May 11, 2012

Guest Post: Marilyn Levinson

Filed under: The Writing Life — jenny @ 1:52 pm

Giving Up The Ghost

Paranormals are a hot genre now, but ghost stories have been with us forever. We can all imagine that first teller of tales who sat around the campfire and invented a spirit from another realm to cast out the all too real shadows hovering around. In this guest post, author Marilyn Levinson talks about how she decided to write a modern tale of a ghost.

Marilyn Levinson


While I’ve never actually met a ghost, I know ghosts have a permanent place in our literary lore. We find their eerie yet limited manifestations appealing. They usually remain on our earthly plane to teach someone valuable life lessons or to resolve issues they hadn’t attended to before they died. My favorite spirits are George and Marion Kerby from TOPPER and the sea captain in THE GHOST AND MRS. MUIR

My ghost, Cameron Leeds, is a scoundrel. When alive, he flirted with every woman who crossed his path. His many business deals weren’t always legal. Though his best friend, the town’s police chief, has declared his death an accident, Cam knows he was murdered. Trouble is, he doesn’t know who did it, and he can’t move on until he finds his killer.  And so, when Gabbie Meyerson rents his family’s cottage—the only place where he can manifest–Cam nags and cajoles until she agrees to investigate.  Gabbie starts asking questions, and to her dismay discovers that several of Cam’s so-called friends and neighbors are glad he’s dead.

Though he was a clever if shady businessman, Cam hasn’t a clue that his thoughtless behavior often enraged people and eventually led to his death. He sent away the only woman he ever loved. In fact, it’s only after he’s dead that he realizes he truly loved her. Lucky Cam receives the golden opportunity very few people get —a chance to say good-bye.

For a fun and thoughtful read, look for GIVING UP THE GHOST on Kindle and the Nook.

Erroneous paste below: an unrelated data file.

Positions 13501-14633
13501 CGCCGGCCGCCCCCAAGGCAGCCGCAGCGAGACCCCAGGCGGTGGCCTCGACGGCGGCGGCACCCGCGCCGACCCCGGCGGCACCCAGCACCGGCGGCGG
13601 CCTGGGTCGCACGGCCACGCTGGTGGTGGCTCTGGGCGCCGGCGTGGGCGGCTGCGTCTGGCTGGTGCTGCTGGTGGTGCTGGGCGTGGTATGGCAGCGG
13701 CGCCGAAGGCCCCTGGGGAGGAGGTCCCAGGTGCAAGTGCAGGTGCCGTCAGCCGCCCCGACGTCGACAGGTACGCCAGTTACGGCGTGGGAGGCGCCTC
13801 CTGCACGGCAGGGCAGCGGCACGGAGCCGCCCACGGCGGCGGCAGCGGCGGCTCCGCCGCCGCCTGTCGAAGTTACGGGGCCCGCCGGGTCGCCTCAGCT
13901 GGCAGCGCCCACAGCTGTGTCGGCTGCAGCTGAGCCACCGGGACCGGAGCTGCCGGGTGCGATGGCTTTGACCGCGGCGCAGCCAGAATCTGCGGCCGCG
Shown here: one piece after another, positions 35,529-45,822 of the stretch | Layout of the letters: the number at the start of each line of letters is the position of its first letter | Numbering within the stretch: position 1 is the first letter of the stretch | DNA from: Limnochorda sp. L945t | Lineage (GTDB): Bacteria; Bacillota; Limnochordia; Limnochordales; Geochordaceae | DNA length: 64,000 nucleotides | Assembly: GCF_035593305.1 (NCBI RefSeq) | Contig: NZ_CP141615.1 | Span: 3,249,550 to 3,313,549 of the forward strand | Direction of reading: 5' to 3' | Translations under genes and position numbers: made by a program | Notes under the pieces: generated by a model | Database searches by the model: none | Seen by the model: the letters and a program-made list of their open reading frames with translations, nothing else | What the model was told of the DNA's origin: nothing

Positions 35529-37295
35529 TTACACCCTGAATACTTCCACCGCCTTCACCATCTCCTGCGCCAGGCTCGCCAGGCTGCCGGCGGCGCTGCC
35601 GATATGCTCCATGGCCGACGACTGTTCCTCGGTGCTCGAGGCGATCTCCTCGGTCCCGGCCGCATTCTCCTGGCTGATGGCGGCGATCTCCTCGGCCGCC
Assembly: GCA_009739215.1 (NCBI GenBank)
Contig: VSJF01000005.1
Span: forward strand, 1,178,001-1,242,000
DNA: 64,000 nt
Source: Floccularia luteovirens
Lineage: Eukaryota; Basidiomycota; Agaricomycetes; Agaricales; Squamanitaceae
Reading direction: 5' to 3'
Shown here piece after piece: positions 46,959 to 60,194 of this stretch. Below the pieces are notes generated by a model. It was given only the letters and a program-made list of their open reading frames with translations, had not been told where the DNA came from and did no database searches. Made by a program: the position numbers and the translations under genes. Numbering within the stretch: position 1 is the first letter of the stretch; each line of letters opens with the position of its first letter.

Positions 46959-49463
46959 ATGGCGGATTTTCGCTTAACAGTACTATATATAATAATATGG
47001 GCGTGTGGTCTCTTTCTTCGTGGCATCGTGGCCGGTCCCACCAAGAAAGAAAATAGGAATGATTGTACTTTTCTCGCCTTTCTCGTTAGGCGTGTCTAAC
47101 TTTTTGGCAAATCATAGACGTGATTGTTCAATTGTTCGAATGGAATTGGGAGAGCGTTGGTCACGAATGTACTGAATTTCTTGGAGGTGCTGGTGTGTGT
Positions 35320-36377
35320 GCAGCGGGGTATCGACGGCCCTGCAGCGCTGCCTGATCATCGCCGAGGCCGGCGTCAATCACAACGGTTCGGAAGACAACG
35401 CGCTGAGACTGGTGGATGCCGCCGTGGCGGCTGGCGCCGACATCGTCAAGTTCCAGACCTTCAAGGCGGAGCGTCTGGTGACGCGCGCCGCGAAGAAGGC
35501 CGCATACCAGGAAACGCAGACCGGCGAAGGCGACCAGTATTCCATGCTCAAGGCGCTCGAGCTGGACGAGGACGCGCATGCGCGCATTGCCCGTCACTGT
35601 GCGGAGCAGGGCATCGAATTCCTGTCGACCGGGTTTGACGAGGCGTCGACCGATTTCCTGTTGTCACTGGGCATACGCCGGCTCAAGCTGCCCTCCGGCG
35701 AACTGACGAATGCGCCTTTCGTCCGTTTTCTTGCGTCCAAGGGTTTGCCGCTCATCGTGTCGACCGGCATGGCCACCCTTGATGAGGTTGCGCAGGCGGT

Marilyn Levinson is a former Spanish teacher who writes mysteries and novels for kids. Her debut mystery novel, A MURDERER AMONG US, was awarded a Best Indie of 2011 by Suspense Magazine. She lives on Long Island with her husband, Bernie, and their cat, Sammy.


  1. Very interesting! I’d love to write a good ghost story. Ghost stories are among my favorite movies!

    I am actually writing a book now about teens battling demons where they learn demons actually live among the living for so long, they learn to mimic them. So when the humans die, the demons still mimic them making people think there are ghosts.

    It’s been fascinating!

    Great post.

    Comment by Ruth A. Douthitt — May 11, 2012 @ 2:33 pm

  2. I think people have always loved a good ghost story, as well as dark and stormy nights. Can’t wait to read this one!

    Comment by Marja McGraw — May 11, 2012 @ 2:39 pm

  3. Thanks, Marja. This ghost never leaves the den.

    Comment by Marilyn Levinson — May 11, 2012 @ 2:46 pm

  4. Rita,
    Ah, demons among the teens. Sounds interesting. Thanks for visiting.

    Comment by Marilyn Levinson — May 11, 2012 @ 4:31 pm

  5. I’m not sure I believe in ghosts, but I want to. Writing about a ghost in a mystery adds an element of eeriness to a story and this story sounds fun. Thanks for hosting Marilyn today. And, Marilyn, best of luck with Murder in the Air.

    Comment by Kathleen Kaska — May 12, 2012 @ 8:06 am

  6. Thanks, Kathleen. Yes, ghosts are eerie because they remain here on this plane when they shouldn’t. What intrigues me as a writer is WHY is this particular ghost still here? What unresolved issue has to be resolved. In Cam’s case it’s “who murdered me?”

    Comment by Marilyn Levinson — May 12, 2012 @ 9:35 am

  7. Hubby and I once lived in a Victorian house haunted by an older woman who was harmless, but on occasion would make her presence known. Because I write fiction, most people assume this tale is fiction, too. Not so! I heard her call my name, and it scared me half to death!

    I’m looking forward to reading Murder in the Air, Marilyn…as long as you promise your ghost won’t speak to me! ;-)

    Comment by Anne K. Albert — May 12, 2012 @ 9:53 am

  8. I’m a fool for a great ghost story. Sounds fantastic!

    Comment by Alison DeLuca — May 12, 2012 @ 10:02 am

  9. Anne,
    I am impressed that you met a real “live” ghost. Please note my ghost is in GIVING UP THE GHOST, not MURDER IN THE AIR. Sorry for the mix up.

    Comment by Marilyn Levinson — May 12, 2012 @ 11:31 am

  10. Alison,